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By Alyssa Murdoch, Chrystal Mantyka-Pringle and Sapna Sharma
Whitefish from a small boreal lake near Inuvik, NT. Credit: Alyssa Murdoch
Canada is often romanticized as one of the last wild frontiers on our planet. With the second-largest land mass of any country, a relatively sparse human population, and stuffed animals sporting maple leaves available at every airport kiosk, how could it not be? And yet, we too are facing a biodiversity crisis that is only being accelerated by climate change.
Far from being a vast untouched wild landscape, Canada’s northern expanses are being relentlessly exploited for resources. Extensive agriculture, forestry, urban development, and mining have resulted in the disturbance of over 200,000 km2 of intact forests since 2000 – an area three times the size of New Brunswick! This loss of intact wilderness has had a direct impact on wildlife that need large wild areas to survive, including now at-risk species such as woodland caribou, wolverine, and lake sturgeon.
Stream degradation due to upstream placer mining (tributary of the Stewart River, YT). Credit: Alyssa Murdoch
Add the effects of climate change to the impact of human activities and you have what could be called a “threat cocktail” – a wicked combination of impacts that often reinforce and amplify each other. Loss of stream cover due to logging or road building, for example, can accelerate water warming already being driven by hotter average temperatures, with the end result of less oxygen – and lower survival rates -- for fish.
As University and Conservation scientists, we wanted to better understand how these threat cocktails impact aquatic ecosystems, and there is no better place to study this than in northern Alberta. The lower Athabasca watershed in the province is experiencing some of the greatest summer warming on the continent in combination with intense land-use conversion due to oil sands mining. Sensitive fish in this region are therefore contending with habitat degradation at multiple levels --- physical (sedimentation, barriers), chemical (e.g., eutrophication, mining effluent), and thermal (warming waters).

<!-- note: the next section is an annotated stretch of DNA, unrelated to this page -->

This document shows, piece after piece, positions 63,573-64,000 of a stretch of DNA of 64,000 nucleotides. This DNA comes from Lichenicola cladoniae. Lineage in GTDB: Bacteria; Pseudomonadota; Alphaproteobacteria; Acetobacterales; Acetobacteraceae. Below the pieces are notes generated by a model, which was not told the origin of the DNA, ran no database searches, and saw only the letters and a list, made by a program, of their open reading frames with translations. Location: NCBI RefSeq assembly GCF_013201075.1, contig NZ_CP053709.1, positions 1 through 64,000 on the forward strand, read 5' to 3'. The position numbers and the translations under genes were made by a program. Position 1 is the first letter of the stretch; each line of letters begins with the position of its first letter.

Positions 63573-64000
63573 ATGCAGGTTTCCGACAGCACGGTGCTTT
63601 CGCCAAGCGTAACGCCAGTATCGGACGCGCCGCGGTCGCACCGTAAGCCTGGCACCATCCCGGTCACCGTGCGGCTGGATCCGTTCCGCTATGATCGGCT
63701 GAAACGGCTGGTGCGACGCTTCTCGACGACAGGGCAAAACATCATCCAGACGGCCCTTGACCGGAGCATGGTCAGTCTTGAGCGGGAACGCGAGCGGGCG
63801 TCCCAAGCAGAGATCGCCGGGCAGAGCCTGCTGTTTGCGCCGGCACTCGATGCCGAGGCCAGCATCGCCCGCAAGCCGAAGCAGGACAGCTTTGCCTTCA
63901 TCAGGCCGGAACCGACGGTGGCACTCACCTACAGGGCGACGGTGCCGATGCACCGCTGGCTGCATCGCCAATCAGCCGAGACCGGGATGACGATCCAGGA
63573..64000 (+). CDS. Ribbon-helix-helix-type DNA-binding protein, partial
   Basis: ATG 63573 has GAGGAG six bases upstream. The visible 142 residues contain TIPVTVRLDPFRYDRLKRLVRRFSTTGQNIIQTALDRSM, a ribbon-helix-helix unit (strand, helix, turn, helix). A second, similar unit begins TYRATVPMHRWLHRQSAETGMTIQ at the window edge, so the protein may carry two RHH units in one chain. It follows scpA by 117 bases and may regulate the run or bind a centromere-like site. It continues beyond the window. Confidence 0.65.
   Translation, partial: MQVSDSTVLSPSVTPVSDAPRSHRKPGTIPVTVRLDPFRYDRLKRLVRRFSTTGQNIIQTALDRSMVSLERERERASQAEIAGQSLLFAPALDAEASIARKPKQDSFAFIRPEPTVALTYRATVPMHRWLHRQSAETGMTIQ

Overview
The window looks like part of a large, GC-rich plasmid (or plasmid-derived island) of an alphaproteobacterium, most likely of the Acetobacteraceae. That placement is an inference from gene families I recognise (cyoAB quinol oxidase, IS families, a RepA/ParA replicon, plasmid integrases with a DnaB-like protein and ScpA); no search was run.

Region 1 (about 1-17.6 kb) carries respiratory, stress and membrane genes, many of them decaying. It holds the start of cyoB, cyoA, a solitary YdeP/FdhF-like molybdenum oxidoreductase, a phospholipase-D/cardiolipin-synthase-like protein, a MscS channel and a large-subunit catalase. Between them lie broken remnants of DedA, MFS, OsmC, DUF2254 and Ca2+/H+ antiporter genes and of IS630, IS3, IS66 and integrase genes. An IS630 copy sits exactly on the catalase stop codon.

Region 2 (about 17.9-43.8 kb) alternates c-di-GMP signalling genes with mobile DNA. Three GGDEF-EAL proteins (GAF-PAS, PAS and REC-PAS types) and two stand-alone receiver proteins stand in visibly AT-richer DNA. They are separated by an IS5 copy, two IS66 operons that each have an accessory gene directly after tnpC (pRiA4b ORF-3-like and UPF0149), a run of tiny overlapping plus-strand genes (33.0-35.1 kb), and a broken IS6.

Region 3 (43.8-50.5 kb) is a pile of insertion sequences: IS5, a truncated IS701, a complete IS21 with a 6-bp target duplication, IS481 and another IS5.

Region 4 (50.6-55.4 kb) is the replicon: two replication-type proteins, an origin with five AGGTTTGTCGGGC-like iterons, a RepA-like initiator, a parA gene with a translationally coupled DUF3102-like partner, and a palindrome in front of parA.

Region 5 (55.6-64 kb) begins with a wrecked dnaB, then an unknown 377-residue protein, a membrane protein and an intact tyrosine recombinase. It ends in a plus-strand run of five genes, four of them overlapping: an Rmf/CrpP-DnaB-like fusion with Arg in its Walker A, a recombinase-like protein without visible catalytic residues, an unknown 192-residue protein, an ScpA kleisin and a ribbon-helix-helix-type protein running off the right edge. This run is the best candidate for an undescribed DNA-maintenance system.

After examining data from over 300 stream catchments in the 250,000 km2 region, we discovered that species declines were as much as two times greater in regions where human-driven development occurred in conjunction with climate warming.
The reasons for these declines are likely directly tied to the mix of impacts fish are experiencing in these catchments. For example, fish that are already being stressed by warming waters may be more vulnerable to added stresses, such as increased sedimentation, lost spawning areas, or navigation barriers (dams or culverts, for example). Physiological defense and repair mechanisms may be overwhelmed by multiple stressors, leading to poor survival rates for fish.
An Arctic grayling captured in a boreal stream in the Dawson range. Credit: Alyssa Murdoch
But these impacts are not completely straightforward. Our study also found that some sensitive species, such as trout, living in cooler and less productive higher-elevation watersheds may actually show a modest improvement in numbers when relatively low levels of ecosystem disturbance lead to more nutrients becoming available along with slightly higher water temperatures. But this uptick may be short lived if disturbance and climate impacts continue to grow, pushing sensitive species too far out of their comfort zone.